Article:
by Stephen Jones
It was fall, 1945. The nightmare,
World War II, had ended. Now
The world, relieved of pain, exulted
And kissed in Times Square.
But amid relief and ticker-tape,
In Chicago no one knew
That this was just the beginning
Of the Cubbies’ enduring drought.
These words aren’t meant to drag up
A goat’s curse or muddy recollections
Of the “World’s Worst Series”
(Between the Tigers and the Cubs).
No. It’s 2014, and Memorial Day reminds:
Memories and lives are fading.
The ranks of the best generation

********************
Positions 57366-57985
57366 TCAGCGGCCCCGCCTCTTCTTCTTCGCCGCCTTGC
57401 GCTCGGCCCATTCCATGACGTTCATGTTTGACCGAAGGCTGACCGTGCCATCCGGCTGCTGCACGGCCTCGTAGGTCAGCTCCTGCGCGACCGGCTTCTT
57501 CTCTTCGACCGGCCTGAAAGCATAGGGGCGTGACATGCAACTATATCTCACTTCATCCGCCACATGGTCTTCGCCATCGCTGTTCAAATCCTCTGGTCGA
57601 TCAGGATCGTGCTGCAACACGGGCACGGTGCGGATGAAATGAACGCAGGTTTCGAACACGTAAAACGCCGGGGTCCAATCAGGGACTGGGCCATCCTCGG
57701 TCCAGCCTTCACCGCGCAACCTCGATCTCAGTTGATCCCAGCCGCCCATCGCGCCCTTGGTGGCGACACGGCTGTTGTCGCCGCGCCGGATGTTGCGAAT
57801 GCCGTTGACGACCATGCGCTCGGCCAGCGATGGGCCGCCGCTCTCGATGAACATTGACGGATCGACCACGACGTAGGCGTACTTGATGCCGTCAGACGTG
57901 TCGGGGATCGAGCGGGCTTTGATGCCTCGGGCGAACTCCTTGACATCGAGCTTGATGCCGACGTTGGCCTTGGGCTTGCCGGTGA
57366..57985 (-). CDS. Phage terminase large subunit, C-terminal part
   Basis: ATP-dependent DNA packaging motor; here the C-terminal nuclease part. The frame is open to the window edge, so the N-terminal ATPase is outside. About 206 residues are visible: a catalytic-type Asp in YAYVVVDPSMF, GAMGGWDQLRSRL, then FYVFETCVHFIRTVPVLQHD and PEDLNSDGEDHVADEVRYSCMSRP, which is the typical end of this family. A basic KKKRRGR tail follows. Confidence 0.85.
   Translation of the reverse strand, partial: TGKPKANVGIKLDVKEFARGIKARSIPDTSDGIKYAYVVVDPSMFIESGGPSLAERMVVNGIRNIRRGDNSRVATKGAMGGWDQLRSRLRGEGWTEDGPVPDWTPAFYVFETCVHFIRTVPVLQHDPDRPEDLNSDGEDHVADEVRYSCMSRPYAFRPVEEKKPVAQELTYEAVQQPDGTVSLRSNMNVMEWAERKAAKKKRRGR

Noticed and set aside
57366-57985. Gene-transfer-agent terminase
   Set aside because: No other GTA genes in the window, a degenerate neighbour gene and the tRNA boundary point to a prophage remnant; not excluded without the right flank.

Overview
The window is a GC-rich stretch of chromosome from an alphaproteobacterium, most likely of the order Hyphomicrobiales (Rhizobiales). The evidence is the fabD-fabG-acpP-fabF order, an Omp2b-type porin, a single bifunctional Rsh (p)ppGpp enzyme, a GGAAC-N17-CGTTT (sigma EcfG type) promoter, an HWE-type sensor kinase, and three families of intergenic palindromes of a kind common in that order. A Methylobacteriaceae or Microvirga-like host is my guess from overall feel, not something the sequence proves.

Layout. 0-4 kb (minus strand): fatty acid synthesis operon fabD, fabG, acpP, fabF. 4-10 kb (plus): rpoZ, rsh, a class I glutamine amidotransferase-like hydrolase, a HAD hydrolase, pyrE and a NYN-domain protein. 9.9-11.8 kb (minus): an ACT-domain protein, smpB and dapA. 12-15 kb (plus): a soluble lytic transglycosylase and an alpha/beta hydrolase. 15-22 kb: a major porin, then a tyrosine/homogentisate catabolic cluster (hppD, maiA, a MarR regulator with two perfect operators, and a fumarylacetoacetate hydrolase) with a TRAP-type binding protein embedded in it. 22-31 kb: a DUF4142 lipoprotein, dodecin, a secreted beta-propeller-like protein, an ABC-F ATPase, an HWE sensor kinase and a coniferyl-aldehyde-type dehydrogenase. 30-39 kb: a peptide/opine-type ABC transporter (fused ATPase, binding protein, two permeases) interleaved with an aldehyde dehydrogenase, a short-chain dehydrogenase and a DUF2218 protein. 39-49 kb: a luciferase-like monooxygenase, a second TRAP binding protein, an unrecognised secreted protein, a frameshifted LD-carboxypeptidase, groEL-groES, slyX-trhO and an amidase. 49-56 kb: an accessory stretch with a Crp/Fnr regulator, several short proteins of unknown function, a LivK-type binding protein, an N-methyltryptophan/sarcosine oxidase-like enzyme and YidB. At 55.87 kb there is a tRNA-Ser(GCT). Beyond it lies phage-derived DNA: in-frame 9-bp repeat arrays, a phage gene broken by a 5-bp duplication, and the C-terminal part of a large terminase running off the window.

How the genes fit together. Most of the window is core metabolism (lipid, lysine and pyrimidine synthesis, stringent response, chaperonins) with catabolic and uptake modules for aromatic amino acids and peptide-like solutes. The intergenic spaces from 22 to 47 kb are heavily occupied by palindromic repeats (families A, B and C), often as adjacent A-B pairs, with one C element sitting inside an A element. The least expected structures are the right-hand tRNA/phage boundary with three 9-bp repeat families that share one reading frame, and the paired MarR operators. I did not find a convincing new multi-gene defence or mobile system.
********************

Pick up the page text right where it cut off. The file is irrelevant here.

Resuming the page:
Are getting thinner each and every day.
Closer to home, in dugout memory
Of Wrigley Field, only one link remains:
Lennie Merullo, 97, is the only tie
To the Cubs’ last World Series, of 1945.
Maybe the ’45 Series,
To quote author Warren Brown,
Was truly the “worst” that ever was.
But then, many players were in service
And what is necessary is to recall
That a generation did play ball,
And then went to war
And gave themselves for us all.
Published in Ballparks, Chicago Cubs, Chicago Cubs, Detroit Tigers, Former Teams, Free Verse, History | Link to this poem | 2 Comments